The amount of time between making a sale on credit and receiving payment from the customer is critical information you'll need to track carefully.
Along with managing your accounts receivable by improving your credit and collection techniques, sound cash flow management demands that you keep a sharp eye on your payables and expenses.
Each time you make a purchase from a supplier without paying for it at the time of the purchase, you create an account payable (a payable) for your business. Accounts payable are amounts you owe to your suppliers that are payable sometime within the near future — "near" meaning 30 to 90 days.
Without payables and trade credit you'd have to pay for all goods and services at the time you purchase them.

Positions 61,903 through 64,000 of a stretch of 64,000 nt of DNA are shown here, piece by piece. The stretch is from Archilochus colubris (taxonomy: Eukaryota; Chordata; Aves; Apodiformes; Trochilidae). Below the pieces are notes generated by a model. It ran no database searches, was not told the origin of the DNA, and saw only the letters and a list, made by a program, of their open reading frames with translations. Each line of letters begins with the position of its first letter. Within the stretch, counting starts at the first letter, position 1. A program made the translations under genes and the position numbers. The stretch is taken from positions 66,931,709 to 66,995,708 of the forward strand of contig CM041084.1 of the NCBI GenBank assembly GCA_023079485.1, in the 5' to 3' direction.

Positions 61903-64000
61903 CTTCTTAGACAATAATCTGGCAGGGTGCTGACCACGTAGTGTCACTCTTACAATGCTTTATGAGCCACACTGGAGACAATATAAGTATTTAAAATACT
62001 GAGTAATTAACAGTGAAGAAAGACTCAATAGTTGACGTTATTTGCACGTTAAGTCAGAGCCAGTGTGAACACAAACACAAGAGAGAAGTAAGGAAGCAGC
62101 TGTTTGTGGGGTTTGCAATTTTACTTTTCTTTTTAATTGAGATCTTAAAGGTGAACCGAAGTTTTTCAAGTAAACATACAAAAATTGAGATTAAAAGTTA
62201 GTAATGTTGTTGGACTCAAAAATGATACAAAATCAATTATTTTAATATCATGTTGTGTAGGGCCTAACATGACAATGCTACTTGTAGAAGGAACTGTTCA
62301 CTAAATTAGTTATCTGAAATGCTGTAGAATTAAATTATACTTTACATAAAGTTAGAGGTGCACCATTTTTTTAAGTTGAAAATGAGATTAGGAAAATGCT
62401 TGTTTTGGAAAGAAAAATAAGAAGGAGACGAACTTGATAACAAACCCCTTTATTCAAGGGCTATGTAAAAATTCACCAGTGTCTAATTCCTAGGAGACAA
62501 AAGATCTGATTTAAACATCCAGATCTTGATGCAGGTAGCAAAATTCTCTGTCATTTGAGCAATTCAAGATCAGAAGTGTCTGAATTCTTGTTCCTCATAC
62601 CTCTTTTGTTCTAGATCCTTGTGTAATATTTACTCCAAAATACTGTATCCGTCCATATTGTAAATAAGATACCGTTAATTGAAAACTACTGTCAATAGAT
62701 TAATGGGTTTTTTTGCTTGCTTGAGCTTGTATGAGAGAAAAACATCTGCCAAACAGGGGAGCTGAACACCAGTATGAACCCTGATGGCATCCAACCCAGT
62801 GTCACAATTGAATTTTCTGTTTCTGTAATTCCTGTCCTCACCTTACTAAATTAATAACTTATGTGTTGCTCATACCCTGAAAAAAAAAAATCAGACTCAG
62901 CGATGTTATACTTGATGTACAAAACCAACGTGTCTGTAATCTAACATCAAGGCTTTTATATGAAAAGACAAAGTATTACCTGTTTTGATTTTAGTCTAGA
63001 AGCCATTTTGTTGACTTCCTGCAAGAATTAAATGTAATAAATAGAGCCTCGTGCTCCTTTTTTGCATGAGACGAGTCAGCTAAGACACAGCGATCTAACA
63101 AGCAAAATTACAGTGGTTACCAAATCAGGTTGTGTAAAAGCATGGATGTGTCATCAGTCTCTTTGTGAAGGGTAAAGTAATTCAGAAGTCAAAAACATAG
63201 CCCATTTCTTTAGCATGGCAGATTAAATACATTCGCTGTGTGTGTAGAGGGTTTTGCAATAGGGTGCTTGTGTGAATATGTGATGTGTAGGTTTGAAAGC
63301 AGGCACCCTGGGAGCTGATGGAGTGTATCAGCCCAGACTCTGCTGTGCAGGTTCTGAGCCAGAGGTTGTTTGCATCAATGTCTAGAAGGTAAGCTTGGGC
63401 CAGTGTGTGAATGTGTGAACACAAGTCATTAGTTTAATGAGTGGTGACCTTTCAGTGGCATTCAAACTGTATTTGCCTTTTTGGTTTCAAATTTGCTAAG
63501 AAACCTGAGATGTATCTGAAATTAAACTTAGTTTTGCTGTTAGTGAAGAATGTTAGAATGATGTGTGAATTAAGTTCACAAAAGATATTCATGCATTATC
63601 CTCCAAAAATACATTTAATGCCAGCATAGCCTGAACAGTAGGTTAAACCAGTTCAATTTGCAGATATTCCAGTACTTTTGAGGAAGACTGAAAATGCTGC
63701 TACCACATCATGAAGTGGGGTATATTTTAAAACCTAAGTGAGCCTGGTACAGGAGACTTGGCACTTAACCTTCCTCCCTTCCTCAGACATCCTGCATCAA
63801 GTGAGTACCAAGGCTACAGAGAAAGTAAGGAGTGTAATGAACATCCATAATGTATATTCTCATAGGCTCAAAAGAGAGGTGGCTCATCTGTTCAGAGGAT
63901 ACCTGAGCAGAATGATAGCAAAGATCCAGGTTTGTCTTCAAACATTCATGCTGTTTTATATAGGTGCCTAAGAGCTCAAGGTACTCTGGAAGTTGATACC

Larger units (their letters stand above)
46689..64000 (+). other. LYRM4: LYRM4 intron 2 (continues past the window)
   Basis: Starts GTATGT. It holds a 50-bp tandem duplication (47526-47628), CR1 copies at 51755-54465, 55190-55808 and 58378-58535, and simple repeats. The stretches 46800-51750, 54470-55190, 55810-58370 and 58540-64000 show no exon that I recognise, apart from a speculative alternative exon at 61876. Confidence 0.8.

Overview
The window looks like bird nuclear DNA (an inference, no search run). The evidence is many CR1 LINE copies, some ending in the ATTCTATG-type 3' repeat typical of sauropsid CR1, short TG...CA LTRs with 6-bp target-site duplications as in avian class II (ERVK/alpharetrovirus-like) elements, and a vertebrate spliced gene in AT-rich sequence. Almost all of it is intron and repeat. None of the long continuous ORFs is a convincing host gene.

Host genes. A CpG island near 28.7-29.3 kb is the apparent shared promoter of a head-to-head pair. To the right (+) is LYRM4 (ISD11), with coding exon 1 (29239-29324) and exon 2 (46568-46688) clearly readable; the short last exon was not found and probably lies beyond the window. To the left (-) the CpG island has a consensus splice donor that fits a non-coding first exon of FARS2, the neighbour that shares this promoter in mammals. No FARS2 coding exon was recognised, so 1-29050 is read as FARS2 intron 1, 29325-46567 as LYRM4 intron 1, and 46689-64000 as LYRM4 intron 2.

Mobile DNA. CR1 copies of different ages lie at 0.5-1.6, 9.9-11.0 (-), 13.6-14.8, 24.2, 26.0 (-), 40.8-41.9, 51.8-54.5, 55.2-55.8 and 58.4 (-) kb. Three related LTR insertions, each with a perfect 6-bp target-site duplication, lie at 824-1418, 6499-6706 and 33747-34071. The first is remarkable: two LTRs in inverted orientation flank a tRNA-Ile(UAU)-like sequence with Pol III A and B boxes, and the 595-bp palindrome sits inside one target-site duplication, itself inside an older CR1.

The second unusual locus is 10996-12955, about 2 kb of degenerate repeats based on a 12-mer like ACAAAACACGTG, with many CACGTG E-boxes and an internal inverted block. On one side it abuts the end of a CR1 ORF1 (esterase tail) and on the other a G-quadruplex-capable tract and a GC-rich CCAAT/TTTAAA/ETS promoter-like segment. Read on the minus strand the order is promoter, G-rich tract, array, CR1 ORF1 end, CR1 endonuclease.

- The average payable period is the best indicator of your success in managing your cash outflows.
- Our case study shows you how to calculate your average payable period.
- Using your payable period to slow down outflows can significantly improve your cash flow.
- The accounts payable aging schedule is an important tool for keeping track of your payables on a monthly or weekly basis.
Measuring your average payable period
The average payable period measures the average amount of time you use each dollar of your trade credit. That is, it measures how long you use your trade credit before paying your obligations to those businesses or individuals who extend credit to you.
This measurement gauges the relationship between your trade credit and your cash flow. A longer average payable period allows you to maximize your trade credit. Maximizing your trade credit means that you are delaying your cash outflows and taking full advantage of each dollar in your own cash flow.
The average payable period is calculated by dividing your accounts payable by your average daily purchases on account: